This month we are featuring a guest post by Andrew Odom, founder of Tiny r(E)volution. The tiny house movement is filled with wonderful souls and Andrew is one of them. We connected on social media a few months ago and it feels like we've already met. That's the power of the web, my friends.
I asked Andrew to help us begin our tiny house project. I told him that we were struggling to get started as financials are always tight. Since he has a wealth of knowledge from formerly living in his own self-built tiny house, I thought he'd be the perfect expert to give readers a realistic outlook at how a couple like us can get "rolling."
Have you ever looked up quotes about money and saving money? Most of them read like poor advice from someone who falls into one of two categories. The first category is ‘People Who Save Money To Sit On It.' The second category is ‘People Who Save Money Because They Fear Losing Their Job One Day.’ Nowhere is there a witty quote by someone who saves money because they grew up understanding that need is not the same as want and two pennies earned can easily be a penny saved. Why all this talk about money though? Isn’t this a blog about building a tiny house? Aren’t tiny houses cheap to build?
Tiny House Myth #1
Building a tiny house is cheap. According to The Tiny Life report (2013), the average cost to build a tiny house is $23,000 if built by the owner. This figure does not include the cost of the trailer though.
So with this figure in mind how does one continue to meet monthly financial obligations (rent, utilities, groceries, etc.) during the build while building the tiny house? It is a daunting thought. It is actually akin to running two households for an extended amount of time. There has to be a way though. Good news. There are. In fact, below are:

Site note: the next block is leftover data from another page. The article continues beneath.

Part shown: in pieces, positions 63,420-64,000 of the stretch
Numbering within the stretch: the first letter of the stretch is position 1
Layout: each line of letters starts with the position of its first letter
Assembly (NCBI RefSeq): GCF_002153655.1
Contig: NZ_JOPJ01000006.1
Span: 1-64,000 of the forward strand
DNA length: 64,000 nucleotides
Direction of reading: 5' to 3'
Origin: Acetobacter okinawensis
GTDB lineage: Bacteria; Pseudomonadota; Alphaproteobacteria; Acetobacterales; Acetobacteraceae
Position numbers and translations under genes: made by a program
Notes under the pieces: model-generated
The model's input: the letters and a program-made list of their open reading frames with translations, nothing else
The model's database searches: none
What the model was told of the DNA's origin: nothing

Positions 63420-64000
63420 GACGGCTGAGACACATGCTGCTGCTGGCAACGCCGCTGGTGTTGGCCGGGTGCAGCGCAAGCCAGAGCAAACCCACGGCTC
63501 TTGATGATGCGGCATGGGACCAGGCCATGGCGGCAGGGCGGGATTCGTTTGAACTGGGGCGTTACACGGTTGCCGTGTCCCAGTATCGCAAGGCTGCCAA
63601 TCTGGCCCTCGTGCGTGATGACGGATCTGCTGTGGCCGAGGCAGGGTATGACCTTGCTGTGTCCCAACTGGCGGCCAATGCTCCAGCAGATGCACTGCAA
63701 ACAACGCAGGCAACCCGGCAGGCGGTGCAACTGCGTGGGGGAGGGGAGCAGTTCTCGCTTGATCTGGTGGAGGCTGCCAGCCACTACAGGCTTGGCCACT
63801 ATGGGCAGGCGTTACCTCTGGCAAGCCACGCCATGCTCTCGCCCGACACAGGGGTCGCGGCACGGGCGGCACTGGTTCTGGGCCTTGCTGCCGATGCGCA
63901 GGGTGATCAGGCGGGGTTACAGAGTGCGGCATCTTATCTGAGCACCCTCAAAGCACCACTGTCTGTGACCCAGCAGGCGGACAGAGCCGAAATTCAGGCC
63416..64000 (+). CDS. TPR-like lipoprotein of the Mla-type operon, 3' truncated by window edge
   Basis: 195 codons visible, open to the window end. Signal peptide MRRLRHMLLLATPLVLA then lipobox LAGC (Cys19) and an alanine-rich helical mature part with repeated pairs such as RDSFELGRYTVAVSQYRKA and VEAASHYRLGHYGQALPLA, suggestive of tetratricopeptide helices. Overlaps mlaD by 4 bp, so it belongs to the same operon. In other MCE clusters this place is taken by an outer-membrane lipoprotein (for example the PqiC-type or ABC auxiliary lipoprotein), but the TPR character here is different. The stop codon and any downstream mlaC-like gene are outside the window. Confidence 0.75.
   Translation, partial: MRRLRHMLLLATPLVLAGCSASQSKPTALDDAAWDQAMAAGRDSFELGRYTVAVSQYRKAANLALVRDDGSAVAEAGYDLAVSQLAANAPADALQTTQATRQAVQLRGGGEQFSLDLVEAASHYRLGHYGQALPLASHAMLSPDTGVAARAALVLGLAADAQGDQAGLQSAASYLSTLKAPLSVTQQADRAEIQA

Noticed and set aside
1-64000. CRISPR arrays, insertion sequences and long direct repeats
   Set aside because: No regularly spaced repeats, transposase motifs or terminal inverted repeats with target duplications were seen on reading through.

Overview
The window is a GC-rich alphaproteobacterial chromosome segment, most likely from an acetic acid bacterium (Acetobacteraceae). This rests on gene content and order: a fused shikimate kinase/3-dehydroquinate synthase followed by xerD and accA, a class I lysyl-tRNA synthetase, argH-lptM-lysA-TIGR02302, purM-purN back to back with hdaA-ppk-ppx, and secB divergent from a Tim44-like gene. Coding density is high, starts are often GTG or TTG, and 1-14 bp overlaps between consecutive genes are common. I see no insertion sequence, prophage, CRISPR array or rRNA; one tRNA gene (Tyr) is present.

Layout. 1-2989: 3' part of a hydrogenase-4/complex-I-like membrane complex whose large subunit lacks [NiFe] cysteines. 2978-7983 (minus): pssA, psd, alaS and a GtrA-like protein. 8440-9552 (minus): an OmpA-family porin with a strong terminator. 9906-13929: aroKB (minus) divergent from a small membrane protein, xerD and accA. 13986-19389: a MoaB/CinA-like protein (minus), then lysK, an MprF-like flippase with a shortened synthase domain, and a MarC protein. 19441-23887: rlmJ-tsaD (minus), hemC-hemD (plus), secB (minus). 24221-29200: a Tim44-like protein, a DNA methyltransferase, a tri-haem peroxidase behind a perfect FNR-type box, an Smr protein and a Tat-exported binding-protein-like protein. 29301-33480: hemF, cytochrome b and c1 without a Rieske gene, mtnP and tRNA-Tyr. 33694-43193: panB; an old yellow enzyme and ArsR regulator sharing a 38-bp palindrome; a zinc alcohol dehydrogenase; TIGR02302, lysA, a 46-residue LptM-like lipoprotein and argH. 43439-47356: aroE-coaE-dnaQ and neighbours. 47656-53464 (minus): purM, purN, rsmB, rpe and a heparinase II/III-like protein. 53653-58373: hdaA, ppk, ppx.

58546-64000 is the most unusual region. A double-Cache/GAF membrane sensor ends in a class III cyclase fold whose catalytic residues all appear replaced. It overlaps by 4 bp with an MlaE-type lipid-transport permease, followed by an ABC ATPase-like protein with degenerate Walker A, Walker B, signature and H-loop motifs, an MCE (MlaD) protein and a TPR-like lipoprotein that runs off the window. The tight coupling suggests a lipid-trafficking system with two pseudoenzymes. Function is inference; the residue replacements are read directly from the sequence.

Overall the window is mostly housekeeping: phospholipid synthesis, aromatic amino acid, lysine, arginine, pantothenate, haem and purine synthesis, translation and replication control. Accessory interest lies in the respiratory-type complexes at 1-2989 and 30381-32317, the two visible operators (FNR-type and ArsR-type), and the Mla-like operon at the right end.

5 Ways To Find Money To Help Your Build
Define your budget a minimum of six months prior to building.
Perhaps one of the first mistakes made by someone building a tiny house is lack of preparation. Unless you are independently wealthy or have secured some sort of creative financing, the build is being financed by you. So give yourself time to accumulate build funds. The trailer is the first purchase and perhaps the largest. That should also be the first line item on your budget. Decide what utility trailer you want to purchase, work out a contract with the manufacturer (this will contractually secure a price) and save the money. Now I can’t tell you how to save the money because that is dependent on your personal expenses. But don’t start your tiny house out by credit card or trailer financing. Start out like you can hold out. Go cash-on-the-barrel from the get go. Then continue on focusing on sections. Your second line item should be the drying in stage of your tiny house. Continue through your build making small financial goals that are clearly defined. Then work towards them.
It is never too early to start gathering materials. I am not talking about purchasing materials but rather salvaging them or reclaiming them. While you are in that pre-build phase stop at every wood pile you see, every construction zone you pass, and every FREE MATERIALS posting you fine. Look at it like this. Every 8’ long 2’x4’ you are able to reclaim is a minimum of $2.11 back in your pocket come build time!